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Thread: Using Cast Iron Flange Replacement as "removeable" flange for PVC dwv

  1. #1
    DIY Junior Member jrol22's Avatar
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    Default Using Cast Iron Flange Replacement as "removeable" flange for PVC dwv

    Hi and thank you for any feedback. I am building a bathroom with all of the plumbing between the bathroom floor and the slab 8" below. (thank you all for the feedback on my last DVW post - I was squared away and passed inspection no problem.)
    I was planning on making some means of opening the floor - in case of a leak etc. I therefore did not want to glue the toilet flange to the closet bend and considered using oatey's "Cast Iron Flange Replacement" in place of a standard flange. This is the one whereby tightening three screws form above a large rubber bushing is compressed such that it grabs the inside of the pipe. It is designed to replace (broken?) flanges in cast iron systems but Oatey's website says that it fits inside 4" PVC DWV as well.
    Has anyone any problem with this or is there a better product/way?
    thank you
    John

  2. #2
    Moderator & Master Plumber hj's Avatar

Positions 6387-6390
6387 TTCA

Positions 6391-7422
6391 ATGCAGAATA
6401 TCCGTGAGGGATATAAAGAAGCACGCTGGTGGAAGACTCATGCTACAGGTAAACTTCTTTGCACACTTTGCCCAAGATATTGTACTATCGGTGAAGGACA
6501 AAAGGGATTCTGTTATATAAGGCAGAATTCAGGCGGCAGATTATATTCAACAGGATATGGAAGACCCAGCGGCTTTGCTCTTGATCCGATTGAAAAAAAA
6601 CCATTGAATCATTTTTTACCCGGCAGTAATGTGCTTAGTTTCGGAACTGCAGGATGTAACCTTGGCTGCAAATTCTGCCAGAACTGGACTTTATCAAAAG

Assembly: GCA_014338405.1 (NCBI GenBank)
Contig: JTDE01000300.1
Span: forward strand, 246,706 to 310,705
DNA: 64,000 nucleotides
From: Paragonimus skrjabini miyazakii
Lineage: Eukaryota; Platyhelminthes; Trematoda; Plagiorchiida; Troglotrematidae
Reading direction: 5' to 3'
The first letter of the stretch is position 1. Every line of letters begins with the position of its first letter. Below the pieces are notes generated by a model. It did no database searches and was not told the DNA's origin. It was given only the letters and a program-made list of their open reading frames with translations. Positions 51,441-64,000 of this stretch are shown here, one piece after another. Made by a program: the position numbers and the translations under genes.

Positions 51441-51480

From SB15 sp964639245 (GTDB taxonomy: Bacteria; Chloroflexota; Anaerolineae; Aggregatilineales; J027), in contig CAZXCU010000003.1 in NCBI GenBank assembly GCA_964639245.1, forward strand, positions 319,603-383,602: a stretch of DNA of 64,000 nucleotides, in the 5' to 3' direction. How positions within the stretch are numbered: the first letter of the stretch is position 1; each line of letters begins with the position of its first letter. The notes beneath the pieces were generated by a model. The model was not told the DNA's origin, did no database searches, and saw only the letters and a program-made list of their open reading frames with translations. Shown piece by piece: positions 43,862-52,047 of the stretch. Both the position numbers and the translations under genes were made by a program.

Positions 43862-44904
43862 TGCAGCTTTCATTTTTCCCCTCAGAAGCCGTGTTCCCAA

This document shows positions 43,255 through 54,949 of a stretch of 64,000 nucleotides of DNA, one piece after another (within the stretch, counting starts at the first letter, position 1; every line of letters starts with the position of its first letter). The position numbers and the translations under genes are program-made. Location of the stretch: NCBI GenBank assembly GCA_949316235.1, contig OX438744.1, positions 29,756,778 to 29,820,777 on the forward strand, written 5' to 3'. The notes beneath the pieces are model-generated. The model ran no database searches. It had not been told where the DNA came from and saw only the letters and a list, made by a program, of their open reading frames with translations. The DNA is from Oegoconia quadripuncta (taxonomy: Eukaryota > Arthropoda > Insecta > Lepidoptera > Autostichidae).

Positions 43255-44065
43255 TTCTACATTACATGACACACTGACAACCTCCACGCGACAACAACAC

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    IF you have to open the floor for ANY reason, removing and replacing the toilet flange will be the cheapest part of the job no matter how it is attached. Plastic is a lot smoother than cast iron, so I am not sure if you can tighten it enough to prevent it from "working loose".
    Licensed residential and commercial plumber

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    DIY Junior Member jrol22's Avatar
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    Thanks!
    I shimmed the closet bend so it wouldn't be hanging from the flange. I thought therefor it didn't really need to hold on too tight, just keep anything from escaping. The thought was not the cost, but I figured it would be destructive too pull up the flange if it is glued. I suppose you guys have an inside pipe cutter that makes it simple!
    John

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    In the Trades Gary Swart's Avatar
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    It should be fine...as long as you don't mine the sewer gas that will escape through the shimmed joint that is not too tight. Of course if there ever is a clogged drain, your not too tight joint will allow sewage to pass through as well. Guess if that's good enough for you, who are we to be critical.

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    DIY Junior Member jrol22's Avatar
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    I think by shimmed we are talking about different things -I simply meant I put some material under the closet bend such that it is very well supported by the slab below. Therefore the closet bend and some of the downhill pipe is not using the floor, on which the flange is screwed, for its primary support. I was responding to hj's suggestion that the gasket used by these "cast iron replacement"flanges to grab on to the pipe is not going to hold as tight to PVC as it would to cast iron and suggested it could "work loose."

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